Wednesday, September 8, 2010

Minimalism: What it is and What it is Not

                   It seems I've been making waves in my group of immediate influence with my seemingly sudden interest in living a minimalist lifestyle. Concern, disbelieve, confusion, and even this odd clinging to a life of materialism have been only a few of the views I've had expressed to me over my new public outpost. This has led me to write a post discussing what minimalism is and what it is not. Hopefully, this will clear up some concerns, as well as open a few minds up to the possibility of perhaps not minimalism, but living a more conscious lifestyle.

1. Minimalism does not mean I live like a hermit. 

The apartment I just moved into it 760 sq. ft. It's a two bedroom one bath with an incredible space for entertaining. Do you know what I plan doing with that space for the next two weeks before I start school? I want to have people over as often as I can. A key point of minimalism is you remove things to create room for people. I remove all of the extra stuff in my life, whether it is items, projects that don't serve me, or people who are unhealthy for me, and in turn, I make room for what matters. Now I have time available for meeting people, hanging out with friends and family, and pursuing the things that are important to me.

2. Minimalism does not mean I have zero possessions. 

Okay, my 100 thing challenge list has my personal items on it, but it doesn't have everything my family shares on it. I have more underwear than hardcore minimalists would think appropriate. I don't count my books. While my furniture is very sparse, because I gave it away before all of our moving this last year, I do plan on having some furniture. I even have a list of items I want in each room! What I'm saying is you need some things to live comfortably, and...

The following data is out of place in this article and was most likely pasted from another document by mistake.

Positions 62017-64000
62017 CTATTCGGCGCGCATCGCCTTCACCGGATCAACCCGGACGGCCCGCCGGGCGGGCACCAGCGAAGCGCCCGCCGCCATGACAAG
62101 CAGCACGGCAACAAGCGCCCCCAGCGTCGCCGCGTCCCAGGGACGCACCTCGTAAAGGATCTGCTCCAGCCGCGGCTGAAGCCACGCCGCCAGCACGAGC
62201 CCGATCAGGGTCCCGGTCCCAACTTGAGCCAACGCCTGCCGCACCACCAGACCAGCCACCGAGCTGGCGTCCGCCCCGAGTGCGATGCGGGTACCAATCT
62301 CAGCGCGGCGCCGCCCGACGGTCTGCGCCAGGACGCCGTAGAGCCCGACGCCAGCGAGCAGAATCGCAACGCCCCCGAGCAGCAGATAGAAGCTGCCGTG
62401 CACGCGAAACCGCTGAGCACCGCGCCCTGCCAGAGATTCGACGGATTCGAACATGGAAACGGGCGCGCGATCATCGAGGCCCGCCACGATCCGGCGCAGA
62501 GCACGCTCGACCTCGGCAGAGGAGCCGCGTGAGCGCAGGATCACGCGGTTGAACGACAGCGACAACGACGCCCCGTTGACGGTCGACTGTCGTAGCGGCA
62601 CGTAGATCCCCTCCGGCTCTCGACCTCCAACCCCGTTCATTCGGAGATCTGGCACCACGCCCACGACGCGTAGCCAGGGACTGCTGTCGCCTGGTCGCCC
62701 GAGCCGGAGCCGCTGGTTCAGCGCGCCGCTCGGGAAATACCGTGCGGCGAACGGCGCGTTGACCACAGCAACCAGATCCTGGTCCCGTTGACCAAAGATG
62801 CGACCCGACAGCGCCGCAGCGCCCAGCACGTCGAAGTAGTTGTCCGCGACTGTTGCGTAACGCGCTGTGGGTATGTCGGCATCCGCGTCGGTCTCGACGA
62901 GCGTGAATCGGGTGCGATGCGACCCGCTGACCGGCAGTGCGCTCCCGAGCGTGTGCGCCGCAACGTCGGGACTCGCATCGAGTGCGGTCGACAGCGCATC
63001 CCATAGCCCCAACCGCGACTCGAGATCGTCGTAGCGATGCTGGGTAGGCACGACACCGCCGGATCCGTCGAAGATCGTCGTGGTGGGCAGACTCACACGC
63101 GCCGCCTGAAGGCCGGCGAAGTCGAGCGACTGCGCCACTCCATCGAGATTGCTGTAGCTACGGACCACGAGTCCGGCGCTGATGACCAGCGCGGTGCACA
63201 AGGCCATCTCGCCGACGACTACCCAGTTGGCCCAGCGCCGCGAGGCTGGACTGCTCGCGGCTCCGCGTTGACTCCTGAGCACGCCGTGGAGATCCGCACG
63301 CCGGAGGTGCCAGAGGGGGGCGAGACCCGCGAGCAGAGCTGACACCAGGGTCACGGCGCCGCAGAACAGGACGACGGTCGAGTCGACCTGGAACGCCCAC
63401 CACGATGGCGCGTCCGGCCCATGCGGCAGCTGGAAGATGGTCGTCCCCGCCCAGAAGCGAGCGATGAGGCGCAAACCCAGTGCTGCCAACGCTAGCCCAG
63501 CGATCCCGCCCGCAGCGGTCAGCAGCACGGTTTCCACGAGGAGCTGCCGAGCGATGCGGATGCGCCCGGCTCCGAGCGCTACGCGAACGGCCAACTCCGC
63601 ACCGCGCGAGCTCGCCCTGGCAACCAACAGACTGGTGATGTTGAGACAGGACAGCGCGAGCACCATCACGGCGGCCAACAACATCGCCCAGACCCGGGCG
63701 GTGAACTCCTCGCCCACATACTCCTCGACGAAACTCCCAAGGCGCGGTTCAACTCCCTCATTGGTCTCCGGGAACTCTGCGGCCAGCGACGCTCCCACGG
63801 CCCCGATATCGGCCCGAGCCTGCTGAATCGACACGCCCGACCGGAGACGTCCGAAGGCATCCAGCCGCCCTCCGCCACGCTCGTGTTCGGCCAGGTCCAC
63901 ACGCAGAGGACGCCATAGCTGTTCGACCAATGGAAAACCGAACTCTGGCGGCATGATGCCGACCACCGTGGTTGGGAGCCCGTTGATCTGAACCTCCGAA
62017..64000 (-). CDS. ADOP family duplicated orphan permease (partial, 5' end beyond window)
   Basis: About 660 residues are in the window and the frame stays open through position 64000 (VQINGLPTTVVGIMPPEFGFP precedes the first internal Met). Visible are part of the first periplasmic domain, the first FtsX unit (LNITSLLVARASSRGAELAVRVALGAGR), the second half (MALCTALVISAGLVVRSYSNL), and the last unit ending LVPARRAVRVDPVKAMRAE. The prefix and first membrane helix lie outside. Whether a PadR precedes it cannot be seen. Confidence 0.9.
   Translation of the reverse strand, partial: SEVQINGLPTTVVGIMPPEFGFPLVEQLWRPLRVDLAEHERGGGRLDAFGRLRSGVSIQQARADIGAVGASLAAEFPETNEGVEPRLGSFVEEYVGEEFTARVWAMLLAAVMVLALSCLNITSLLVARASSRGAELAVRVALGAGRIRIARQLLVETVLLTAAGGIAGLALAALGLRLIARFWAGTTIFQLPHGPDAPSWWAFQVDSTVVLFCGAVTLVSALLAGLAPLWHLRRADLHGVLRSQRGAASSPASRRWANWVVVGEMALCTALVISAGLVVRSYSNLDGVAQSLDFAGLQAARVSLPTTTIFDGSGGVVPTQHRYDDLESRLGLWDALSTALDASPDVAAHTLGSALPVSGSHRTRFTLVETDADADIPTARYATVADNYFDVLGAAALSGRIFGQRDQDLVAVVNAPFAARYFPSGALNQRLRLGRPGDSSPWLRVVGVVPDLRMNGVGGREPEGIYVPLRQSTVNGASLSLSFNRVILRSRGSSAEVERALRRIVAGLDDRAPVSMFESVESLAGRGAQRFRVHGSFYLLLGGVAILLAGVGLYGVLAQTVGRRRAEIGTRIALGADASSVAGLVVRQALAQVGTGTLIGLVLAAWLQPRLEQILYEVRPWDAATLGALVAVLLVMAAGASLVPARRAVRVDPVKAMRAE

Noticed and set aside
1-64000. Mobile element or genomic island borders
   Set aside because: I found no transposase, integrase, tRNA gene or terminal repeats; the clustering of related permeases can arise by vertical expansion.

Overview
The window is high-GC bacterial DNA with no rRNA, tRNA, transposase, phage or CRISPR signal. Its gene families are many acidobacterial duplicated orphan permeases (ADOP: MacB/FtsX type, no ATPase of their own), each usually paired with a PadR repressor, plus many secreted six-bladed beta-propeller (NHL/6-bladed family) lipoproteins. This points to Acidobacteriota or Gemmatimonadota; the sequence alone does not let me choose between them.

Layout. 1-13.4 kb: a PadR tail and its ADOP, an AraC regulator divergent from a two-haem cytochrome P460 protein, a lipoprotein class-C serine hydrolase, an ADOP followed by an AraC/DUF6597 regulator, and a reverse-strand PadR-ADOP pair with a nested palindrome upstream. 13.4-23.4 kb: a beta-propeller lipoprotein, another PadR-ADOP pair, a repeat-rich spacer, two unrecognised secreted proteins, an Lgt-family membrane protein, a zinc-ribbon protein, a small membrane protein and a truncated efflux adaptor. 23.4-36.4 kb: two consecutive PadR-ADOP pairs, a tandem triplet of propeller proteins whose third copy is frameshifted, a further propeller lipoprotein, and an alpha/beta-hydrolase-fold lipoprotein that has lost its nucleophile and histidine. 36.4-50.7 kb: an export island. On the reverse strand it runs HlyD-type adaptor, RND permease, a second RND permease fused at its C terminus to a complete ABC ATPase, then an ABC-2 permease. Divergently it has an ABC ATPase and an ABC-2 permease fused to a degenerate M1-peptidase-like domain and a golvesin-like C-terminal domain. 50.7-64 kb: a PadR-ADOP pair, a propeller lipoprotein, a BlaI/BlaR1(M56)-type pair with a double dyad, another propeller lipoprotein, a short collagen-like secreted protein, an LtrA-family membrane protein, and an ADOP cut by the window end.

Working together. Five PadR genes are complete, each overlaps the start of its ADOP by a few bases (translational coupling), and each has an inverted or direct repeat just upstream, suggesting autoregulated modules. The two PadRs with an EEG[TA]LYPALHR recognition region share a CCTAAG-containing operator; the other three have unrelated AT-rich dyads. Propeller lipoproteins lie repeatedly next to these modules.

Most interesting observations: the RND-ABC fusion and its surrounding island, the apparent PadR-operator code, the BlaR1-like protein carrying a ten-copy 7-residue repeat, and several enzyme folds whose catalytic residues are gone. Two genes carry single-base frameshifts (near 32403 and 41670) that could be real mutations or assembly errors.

3. Minimalism does not mean you don't live comfortably.

I like being comfortable. There is nothing better than flopping on a comfy couch after a long day. However, instead of getting lots of crappy furniture that isn't going to live through my daughter's toddler years, I'm going to get a few pieces that I really like and will stand the test of time. In my living room, for instance, I plan on having a large couch, folding tables stashed in the closest for when I have company, and probably a small coffee table. While sparsely furnished, everything will be of nice quality and create an environment of welcoming. Isn't that the point of a living room, after all?